Written by Kevin Folta
The last talk of the IHC2010 session on transgenic plants and public policy was Dr. Carmen Popescu. Her first words hit me in the chest like a sledge hammer and I’ll save them for the conclusion of this entry. Dr. Popescu is a scientist in Romania, working at one of the country’s several crop testing laboratories. The information herein is paraphrased from her presentation.
First let’s talk about Romania. I’m no expert, but I’ve hosted Romanian scientists in my lab. It is a country and people trying to join the highly industrialized nations of the world. There is a desire to move from the historical challenges of being a former Eastern Bloc nation into a modern economic power. Right now a sagging economy is weighing heavily on the country and impairing their ascent.
Until recently, one of their strengths was agriculture, and one of their major crops was potato. In particular, they used Bt-producing transgenic potato to resist attack of the Colorado Beetle, a beetle clearly out of its jurisdiction in Romania. Switching to Bt potato saved $10 million USD a year for farmers, $4 million in insecticides and $6 million in their application. Here transgenic technology made the farmer more competitive and helped Romania grow as a food exporter.
Romania also grew herbicide resistant soybeans. Before 2007 they were net exporters of soy, forming the basis of a trade surplus for the growing nation. Romania went from producing 199,200 ha of soy in 2007 to 41,400 ha in 2009. They went from a net exporter of soy to importing it from the USA, Argentina and Brazil. Bt resistant potatoes were now off the table, returning to the high costs and environmental impact of conventional potato cultivation. Almost overnight the country went from positive trade balance to deficit, at least in part due to losing transgenic technology.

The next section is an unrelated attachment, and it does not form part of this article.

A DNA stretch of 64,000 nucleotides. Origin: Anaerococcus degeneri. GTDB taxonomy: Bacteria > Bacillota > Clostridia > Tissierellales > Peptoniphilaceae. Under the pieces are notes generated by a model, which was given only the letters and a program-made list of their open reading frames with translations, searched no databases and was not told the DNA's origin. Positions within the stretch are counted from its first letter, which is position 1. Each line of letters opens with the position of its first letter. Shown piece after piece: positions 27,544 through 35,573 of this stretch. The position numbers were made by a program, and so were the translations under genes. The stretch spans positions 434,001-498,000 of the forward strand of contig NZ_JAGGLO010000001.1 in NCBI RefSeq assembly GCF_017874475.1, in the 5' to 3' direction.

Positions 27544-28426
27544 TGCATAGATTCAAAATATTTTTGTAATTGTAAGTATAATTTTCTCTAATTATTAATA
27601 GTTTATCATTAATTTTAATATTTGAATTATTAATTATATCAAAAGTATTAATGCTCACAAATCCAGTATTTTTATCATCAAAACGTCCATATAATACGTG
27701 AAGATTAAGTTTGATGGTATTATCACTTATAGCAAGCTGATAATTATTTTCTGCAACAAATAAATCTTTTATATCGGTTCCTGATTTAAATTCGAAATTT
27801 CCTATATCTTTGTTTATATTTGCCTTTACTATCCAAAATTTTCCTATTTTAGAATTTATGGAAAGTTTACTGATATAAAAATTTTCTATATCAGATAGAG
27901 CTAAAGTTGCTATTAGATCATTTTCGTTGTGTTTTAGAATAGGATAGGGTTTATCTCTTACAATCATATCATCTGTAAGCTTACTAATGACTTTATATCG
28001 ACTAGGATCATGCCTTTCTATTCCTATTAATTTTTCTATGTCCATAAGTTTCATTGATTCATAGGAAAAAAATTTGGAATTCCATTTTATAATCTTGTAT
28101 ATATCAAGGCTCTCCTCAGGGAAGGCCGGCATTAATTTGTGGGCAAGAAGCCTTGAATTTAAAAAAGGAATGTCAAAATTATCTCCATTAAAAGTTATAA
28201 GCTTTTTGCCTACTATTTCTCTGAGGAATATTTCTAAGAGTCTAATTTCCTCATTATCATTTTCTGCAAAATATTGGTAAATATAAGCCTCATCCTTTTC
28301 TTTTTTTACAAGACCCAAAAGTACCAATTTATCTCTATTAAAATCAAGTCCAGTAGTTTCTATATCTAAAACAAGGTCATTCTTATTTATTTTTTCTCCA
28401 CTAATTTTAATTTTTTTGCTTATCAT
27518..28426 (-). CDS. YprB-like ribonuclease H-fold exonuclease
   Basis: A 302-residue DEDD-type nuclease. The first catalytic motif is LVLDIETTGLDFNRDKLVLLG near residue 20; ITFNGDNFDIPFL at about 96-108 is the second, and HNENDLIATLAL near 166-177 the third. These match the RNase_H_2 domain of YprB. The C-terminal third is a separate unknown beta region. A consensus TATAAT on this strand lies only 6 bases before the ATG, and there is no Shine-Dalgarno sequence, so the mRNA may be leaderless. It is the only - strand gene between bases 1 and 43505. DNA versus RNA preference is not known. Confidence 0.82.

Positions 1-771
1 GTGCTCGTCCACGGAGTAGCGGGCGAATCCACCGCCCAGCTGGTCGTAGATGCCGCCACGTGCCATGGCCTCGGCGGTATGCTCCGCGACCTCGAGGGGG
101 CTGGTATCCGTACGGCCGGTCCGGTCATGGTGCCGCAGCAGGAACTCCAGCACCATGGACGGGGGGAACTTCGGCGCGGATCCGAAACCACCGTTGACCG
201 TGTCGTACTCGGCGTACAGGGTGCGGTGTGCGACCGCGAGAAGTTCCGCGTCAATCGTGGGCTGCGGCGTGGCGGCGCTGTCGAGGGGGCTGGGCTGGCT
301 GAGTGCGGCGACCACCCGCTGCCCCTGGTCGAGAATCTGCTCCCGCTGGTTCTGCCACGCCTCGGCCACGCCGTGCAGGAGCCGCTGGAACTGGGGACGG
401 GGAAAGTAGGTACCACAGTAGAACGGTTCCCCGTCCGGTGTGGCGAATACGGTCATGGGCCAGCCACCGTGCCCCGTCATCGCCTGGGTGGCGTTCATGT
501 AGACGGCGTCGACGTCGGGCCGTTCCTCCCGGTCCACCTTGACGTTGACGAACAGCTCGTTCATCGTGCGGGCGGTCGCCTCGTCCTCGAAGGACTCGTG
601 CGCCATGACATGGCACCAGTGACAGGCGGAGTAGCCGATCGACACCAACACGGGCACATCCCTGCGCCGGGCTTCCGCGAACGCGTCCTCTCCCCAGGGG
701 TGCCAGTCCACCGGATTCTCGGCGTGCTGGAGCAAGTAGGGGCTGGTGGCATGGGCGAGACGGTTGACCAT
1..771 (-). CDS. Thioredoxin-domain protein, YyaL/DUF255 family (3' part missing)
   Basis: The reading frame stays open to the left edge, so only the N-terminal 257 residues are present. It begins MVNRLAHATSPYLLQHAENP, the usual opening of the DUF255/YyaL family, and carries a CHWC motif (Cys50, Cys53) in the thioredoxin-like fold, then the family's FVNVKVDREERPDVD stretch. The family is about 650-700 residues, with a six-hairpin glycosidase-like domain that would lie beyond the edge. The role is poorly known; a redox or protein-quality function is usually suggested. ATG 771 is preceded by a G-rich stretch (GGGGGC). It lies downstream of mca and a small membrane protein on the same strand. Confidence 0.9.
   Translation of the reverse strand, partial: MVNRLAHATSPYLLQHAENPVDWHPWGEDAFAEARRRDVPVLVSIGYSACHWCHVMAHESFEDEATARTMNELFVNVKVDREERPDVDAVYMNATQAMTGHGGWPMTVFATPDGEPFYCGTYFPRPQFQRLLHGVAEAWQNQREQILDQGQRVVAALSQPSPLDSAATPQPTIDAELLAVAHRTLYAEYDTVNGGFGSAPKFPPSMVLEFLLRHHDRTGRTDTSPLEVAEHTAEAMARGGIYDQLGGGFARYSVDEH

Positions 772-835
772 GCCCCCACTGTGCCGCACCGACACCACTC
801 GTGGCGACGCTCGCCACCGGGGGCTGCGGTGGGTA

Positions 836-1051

What happened in 2007 to change this? Drought? Flood? Vampires? Other disaster? No. Romania joined the European Union and had to abandon agriculture involving transgenic crops to comply with EU mandates. A country in the process of taking off the training wheels gets an anti-science stick in the spokes.
While these facts were sad, the most surprising comment was Dr. Popescu’s opening comment. She said, “I work for a government lab, so I have to remain neutral on GMO”. If my doctor said that he had to stay neutral on vaccines, if my high school biology teacher had to stay neutral on evolution, if my history professor had to stay neutral on if the holocaust occurred, I’d be equally blown away.
As a scientist living in a world dominated by evidence, I was amazed that the person reporting the before-and-after impacts of growing GE crops reserved comment on the data she was about to present. It shows the power of the anti-science, anti-biotech forces, and how her synthesis could potential imperil her position as a scientist in her nation.
I certainly trust Dr. Popescu. It is amazing that a proven scientist in a nation that once benefited from transgenic technology has to watch her words to avoid causing trouble in the EU. It also is sad that in order to get into the EU clubhouse a nation must check it’s scientific soul at the door. Shouldn’t science, reason and evidence dictate political decisions?
Written by Guest Expert
Kevin Folta has studied biology and agricultural biotechnology for over thirty years. His research examines the role of light in controlling plant traits, especially those relevant to agriculture. His group is known for using innovative genomics approaches to identify genes associated with fruit quality, especially flavors and aromas.